How to Develop Patience as a Teacher? 7 Practical Strategies

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We are discussing and trying out various teaching tools all the time but fail to remember the most powerful tool that teachers have: patience.

Pressured by the overwhelming day-to-day tasks and obligations, let alone disobedient students and demanding multitasking, did we lose this magic, yet almost endemic trait?

Personally, I usually find it hard to stay patient at work while living in a world where “fast” means “effective”. 

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Sometimes I remember that progress takes time, but often I feel impatient and frustrated when I see that some students are lagging behind despite my efforts.

So lately, I’ve implemented 7 techniques that helped me to develop my patience as a teacher and approach teaching from a different angle. Read on and try them yourself!

How to Be a  Patient Teacher: 7 Strategies

Why Is Patience Important In Teaching?

Patience in teaching means dedicating the necessary time and effort to help students learn something, with the intention to explain, contextualize and build on their prior knowledge.

Patience also refers to developing and maintaining trust in the student-teacher relationship. 

Both the teacher and the student need to believe that their actions will eventually bear fruit, though they may face many obstacles on the way.

Despite the common misconception, being patient as a teacher doesn’t simply mean “waiting for students to become better”. In fact, using patience as a tool reflects in all aspects of your work: like being patient with peers and their requests but also with yourself when you’re approaching the end of a term, and you have a pile of stuff to get done.

Being patient when working with students requires higher emotional control and awareness on the side of the supportive teacher, allows learners to make mistakes but also encourages students to analyze them and create new solutions.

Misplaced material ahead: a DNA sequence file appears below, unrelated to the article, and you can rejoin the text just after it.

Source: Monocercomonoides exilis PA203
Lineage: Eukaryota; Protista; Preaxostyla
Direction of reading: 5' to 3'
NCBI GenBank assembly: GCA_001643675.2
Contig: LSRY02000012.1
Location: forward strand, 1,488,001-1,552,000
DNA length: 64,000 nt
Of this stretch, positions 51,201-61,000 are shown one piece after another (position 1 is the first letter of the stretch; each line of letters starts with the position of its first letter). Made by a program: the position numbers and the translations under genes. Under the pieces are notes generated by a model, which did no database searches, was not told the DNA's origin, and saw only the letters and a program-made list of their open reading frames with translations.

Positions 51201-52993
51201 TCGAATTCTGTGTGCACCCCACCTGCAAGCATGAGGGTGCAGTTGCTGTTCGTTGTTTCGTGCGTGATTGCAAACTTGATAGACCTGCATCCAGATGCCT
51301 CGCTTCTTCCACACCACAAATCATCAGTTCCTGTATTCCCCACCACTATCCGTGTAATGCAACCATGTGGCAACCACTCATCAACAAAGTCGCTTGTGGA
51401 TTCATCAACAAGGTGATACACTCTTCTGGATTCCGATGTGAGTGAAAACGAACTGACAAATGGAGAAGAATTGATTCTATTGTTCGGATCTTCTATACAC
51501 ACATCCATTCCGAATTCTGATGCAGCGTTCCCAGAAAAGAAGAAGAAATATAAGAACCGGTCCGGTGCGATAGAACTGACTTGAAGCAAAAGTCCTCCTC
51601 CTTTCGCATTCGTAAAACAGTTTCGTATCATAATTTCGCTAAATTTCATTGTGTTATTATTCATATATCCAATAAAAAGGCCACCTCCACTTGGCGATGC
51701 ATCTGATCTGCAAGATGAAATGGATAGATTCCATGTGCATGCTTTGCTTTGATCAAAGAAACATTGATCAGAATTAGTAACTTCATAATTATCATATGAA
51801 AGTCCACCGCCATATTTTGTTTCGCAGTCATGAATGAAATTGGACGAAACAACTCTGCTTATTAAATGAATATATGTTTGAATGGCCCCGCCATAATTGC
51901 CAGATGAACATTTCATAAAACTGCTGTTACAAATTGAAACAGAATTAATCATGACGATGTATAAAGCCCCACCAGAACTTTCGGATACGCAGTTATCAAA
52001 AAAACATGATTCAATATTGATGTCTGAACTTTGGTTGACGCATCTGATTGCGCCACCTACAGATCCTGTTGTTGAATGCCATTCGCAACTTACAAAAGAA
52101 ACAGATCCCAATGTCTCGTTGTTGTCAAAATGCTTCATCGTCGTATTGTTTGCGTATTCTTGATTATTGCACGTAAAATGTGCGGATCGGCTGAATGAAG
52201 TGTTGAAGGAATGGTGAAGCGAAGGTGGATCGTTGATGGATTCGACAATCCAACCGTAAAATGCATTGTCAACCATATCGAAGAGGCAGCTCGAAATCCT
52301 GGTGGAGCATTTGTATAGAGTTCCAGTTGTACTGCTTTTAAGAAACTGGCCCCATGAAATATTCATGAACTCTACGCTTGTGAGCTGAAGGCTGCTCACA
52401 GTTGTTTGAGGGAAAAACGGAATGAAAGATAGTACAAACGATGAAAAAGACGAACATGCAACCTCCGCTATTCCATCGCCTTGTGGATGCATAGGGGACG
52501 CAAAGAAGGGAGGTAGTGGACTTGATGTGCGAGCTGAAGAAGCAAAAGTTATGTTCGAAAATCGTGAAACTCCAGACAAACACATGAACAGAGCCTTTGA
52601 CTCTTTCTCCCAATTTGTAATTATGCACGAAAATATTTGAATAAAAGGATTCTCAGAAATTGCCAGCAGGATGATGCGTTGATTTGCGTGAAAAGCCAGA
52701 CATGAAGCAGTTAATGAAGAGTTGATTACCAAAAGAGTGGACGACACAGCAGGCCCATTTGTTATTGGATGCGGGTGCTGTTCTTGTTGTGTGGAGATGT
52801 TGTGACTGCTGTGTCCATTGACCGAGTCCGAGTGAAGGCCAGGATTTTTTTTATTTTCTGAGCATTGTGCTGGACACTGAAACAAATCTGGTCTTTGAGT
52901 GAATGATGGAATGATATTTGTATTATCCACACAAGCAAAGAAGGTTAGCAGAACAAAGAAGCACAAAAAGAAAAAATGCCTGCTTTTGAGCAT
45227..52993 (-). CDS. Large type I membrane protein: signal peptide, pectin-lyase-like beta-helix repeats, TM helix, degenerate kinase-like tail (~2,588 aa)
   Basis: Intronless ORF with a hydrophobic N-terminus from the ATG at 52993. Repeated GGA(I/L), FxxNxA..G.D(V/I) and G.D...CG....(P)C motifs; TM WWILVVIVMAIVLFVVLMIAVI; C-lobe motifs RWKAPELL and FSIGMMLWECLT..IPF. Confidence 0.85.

This, on the other hand, turns students into critical thinkers instead of marathon runners for the “best” results — a very pragmatic quality for their future.

In other words, neither teaching nor learning can be effective if there’s no patience which makes it fundamental in all educational processes.

The college science professor and educational expert Leslie Schwab highlights patience as the top trait of any effective educator, along with concern for students, knowledge of the subject being taught and willingness to adapt.

Schwab writes that patience is important as teachers cannot expect all students to progress at the same pace, so their task is to provide more extensive explanations in several times. According to her, the counter tactic, i.e., “go home and practice more” usually triggers anxiety and insecurity in students that would eventually reflect on the work of the teacher.

Nevertheless, we can’t just put a blind eye on the fact that teachers are only humans, and they can simply lose patience and snap. Some of us are triggered by the noise, others by the scratching of chairs on the floor, or by the constant “forgetting” of homework…

After all, research has shown that during their career, teachers have more stress and frustrations than workers in other fields, and show a bad temper.

On the surface, patience may seem complicated to master, yet there are many small steps that you can make to see it grow within you and resonate in your working place.